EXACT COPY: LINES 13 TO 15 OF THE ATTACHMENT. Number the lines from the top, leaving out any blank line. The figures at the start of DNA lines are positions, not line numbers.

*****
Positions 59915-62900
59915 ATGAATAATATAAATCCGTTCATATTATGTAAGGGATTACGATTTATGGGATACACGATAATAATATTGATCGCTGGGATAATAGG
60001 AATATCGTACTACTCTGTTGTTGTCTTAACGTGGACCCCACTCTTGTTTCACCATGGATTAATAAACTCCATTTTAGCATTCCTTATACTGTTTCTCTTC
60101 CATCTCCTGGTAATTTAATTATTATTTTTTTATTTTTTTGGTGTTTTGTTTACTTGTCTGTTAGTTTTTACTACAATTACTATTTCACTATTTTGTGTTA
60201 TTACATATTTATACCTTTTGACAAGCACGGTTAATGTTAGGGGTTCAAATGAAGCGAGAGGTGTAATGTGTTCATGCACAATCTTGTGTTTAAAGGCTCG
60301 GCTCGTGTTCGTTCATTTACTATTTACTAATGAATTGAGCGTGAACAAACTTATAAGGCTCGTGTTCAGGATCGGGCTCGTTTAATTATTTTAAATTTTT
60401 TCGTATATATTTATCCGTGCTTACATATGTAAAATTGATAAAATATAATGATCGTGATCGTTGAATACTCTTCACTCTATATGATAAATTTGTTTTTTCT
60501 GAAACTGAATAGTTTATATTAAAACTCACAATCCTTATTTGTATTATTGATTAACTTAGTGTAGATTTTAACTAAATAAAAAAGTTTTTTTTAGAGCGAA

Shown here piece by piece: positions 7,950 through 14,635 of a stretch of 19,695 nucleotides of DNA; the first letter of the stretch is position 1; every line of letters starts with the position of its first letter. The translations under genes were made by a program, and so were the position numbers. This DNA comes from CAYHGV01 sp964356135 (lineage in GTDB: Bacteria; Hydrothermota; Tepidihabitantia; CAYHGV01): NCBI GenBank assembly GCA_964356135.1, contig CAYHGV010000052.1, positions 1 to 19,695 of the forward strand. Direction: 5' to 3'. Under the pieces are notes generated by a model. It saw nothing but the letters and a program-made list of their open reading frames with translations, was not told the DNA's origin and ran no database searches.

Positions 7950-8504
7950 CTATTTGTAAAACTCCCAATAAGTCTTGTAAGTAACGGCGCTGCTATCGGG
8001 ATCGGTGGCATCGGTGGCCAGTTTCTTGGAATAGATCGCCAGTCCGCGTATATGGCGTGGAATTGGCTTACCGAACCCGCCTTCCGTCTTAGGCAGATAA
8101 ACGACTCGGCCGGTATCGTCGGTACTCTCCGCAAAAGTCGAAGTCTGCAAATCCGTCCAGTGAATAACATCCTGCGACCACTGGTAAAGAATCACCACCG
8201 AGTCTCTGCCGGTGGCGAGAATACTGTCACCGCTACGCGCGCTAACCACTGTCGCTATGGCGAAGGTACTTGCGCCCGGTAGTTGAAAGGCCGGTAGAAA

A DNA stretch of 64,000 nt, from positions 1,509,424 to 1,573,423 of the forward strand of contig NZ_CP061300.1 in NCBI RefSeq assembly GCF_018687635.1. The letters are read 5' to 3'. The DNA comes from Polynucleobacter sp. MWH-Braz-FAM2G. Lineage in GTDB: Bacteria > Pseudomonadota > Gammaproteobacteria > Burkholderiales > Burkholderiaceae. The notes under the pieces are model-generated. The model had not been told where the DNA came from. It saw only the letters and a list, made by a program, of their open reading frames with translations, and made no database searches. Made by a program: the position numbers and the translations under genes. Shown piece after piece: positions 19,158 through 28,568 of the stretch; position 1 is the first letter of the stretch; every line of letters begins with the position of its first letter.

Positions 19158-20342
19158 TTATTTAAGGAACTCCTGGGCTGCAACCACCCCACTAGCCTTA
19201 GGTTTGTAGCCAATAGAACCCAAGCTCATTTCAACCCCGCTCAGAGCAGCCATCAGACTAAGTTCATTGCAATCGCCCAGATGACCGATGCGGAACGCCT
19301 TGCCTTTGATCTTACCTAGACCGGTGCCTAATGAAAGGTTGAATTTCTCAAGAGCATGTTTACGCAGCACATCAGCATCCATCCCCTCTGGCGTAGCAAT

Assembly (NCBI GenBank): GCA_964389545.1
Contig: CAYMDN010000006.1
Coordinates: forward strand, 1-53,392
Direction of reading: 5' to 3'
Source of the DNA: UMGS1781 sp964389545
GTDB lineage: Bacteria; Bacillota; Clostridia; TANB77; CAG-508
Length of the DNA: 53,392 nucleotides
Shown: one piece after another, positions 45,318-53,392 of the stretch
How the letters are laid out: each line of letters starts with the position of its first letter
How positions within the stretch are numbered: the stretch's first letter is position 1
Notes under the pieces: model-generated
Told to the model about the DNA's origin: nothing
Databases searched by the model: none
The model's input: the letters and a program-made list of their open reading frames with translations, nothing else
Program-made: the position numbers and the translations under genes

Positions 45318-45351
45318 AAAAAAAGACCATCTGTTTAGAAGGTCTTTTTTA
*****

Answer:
8101 ACGACTCGGCCGGTATCGTCGGTACTCTCCGCAAAAGTCGAAGTCTGCAAATCCGTCCAGTGAATAACATCCTGCGACCACTGGTAAAGAATCACCACCG
8201 AGTCTCTGCCGGTGGCGAGAATACTGTCACCGCTACGCGCGCTAACCACTGTCGCTATGGCGAAGGTACTTGCGCCCGGTAGTTGAAAGGCCGGTAGAAA

A DNA stretch of 64,000 nt, from positions 1,509,424 to 1,573,423 of the forward strand of contig NZ_CP061300.1 in NCBI RefSeq assembly GCF_018687635.1. The letters are read 5' to 3'. The DNA comes from Polynucleobacter sp. MWH-Braz-FAM2G. Lineage in GTDB: Bacteria > Pseudomonadota > Gammaproteobacteria > Burkholderiales > Burkholderiaceae. The notes under the pieces are model-generated. The model had not been told where the DNA came from. It saw only the letters and a list, made by a program, of their open reading frames with translations, and made no database searches. Made by a program: the position numbers and the translations under genes. Shown piece after piece: positions 19,158 through 28,568 of the stretch; position 1 is the first letter of the stretch; every line of letters begins with the position of its first letter.